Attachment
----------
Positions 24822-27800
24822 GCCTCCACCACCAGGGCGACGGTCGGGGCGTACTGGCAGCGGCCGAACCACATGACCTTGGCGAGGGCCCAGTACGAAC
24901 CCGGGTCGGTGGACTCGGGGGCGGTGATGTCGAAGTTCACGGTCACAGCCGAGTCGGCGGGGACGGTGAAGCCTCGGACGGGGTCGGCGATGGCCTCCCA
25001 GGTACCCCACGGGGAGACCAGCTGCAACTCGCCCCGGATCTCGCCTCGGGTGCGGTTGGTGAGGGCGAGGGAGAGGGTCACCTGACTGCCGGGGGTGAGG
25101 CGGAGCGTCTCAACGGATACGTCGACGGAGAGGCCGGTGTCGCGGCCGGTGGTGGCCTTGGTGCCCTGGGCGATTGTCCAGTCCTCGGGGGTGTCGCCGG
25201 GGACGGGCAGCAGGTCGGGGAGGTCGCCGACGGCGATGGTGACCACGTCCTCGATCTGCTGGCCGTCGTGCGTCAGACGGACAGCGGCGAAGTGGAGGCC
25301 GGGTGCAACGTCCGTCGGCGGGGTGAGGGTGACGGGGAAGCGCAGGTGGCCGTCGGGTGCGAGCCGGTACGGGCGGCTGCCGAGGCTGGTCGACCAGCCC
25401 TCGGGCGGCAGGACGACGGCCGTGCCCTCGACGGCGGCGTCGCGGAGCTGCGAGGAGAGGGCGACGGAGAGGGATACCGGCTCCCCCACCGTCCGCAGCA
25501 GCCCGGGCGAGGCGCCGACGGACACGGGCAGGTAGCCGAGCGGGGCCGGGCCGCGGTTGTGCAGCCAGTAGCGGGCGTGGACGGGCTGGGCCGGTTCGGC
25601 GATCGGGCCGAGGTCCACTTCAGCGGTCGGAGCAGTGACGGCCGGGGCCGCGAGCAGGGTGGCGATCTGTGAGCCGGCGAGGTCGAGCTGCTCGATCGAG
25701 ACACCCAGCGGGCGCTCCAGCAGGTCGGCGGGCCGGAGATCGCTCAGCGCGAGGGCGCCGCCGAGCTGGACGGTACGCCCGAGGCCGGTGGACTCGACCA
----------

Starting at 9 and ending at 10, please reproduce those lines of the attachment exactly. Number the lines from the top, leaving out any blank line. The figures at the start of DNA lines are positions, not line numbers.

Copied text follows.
25501 GCCCGGGCGAGGCGCCGACGGACACGGGCAGGTAGCCGAGCGGGGCCGGGCCGCGGTTGTGCAGCCAGTAGCGGGCGTGGACGGGCTGGGCCGGTTCGGC
25601 GATCGGGCCGAGGTCCACTTCAGCGGTCGGAGCAGTGACGGCCGGGGCCGCGAGCAGGGTGGCGATCTGTGAGCCGGCGAGGTCGAGCTGCTCGATCGAG